“This study suggests that eculizumab, by inhibiting the activation of terminal complement, could be effective in preventing acute AMR, which is a severe and life-threatening complication in sensitized patients undergoing kidney transplantation,” said Martin Mackay, Ph.D., Executive Vice President and Global Head of R&D at Alexion. “We are encouraged by the data presented today from this deceased-donor study, and also continue to enroll patients in our multi-national living-donor transplant trial in patients at elevated risk of AMR.”Eculizumab is approved in over 40 countries as a treatment for patients with paroxysmal nocturnal hemoglobinuria (PNH) and in the United States, European Union and other countries for patients with atypical hemolytic uremic syndrome (aHUS). PNH and aHUS are both debilitating and life-threatening ultra-rare disorders caused by chronic, uncontrolled complement activation. Eculizumab is not approved for the prevention of AMR in any country and was used in the reported study on an investigational basis.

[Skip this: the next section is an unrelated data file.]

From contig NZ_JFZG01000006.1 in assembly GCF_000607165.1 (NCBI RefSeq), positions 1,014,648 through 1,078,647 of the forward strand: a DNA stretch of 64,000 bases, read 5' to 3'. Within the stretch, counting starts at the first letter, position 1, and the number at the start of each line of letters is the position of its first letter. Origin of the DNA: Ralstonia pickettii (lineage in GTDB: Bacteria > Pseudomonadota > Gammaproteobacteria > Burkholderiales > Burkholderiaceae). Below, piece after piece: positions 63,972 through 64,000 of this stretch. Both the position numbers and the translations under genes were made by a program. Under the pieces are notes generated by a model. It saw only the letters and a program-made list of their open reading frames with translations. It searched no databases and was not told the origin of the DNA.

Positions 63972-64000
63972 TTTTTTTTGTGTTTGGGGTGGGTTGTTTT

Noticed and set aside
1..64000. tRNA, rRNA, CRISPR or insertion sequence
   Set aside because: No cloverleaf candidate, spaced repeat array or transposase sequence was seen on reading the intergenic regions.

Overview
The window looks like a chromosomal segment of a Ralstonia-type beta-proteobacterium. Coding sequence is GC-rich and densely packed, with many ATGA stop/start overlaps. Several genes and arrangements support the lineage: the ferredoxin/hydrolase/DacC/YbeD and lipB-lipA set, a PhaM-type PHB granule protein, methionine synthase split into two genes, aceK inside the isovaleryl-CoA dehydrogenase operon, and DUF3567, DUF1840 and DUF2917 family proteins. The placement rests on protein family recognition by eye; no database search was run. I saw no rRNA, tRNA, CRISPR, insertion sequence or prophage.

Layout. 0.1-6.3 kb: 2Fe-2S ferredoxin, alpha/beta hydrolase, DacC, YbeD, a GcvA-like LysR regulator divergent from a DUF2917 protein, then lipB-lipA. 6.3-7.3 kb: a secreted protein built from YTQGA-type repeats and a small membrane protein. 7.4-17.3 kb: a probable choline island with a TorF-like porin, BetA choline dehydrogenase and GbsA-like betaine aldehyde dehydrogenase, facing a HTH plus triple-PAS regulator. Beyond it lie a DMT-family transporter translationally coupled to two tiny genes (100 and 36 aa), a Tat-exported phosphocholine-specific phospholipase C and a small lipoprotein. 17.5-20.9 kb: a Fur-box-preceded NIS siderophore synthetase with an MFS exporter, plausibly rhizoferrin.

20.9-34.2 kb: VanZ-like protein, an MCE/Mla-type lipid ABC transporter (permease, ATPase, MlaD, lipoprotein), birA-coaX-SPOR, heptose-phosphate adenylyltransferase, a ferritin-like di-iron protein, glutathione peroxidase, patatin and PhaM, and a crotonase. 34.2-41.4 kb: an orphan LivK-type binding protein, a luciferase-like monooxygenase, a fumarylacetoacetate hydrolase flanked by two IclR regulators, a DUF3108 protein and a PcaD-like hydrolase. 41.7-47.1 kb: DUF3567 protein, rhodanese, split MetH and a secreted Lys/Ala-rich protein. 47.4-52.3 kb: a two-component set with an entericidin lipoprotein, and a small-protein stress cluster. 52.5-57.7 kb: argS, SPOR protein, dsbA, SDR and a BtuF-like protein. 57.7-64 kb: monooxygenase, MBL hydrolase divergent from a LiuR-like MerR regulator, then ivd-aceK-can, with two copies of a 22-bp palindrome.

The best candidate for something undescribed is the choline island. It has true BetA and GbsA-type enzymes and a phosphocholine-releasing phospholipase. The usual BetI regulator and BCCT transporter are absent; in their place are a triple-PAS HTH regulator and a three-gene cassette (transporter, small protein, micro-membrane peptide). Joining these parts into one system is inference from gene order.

Study Evaluating Eculizumab (Soliris®) In Preventing Antibody-Mediated Rejection (AMR) In Kidney Transplant Recipients Presented At The European Society For Organ Transplantation (ESOT) Annual Congress
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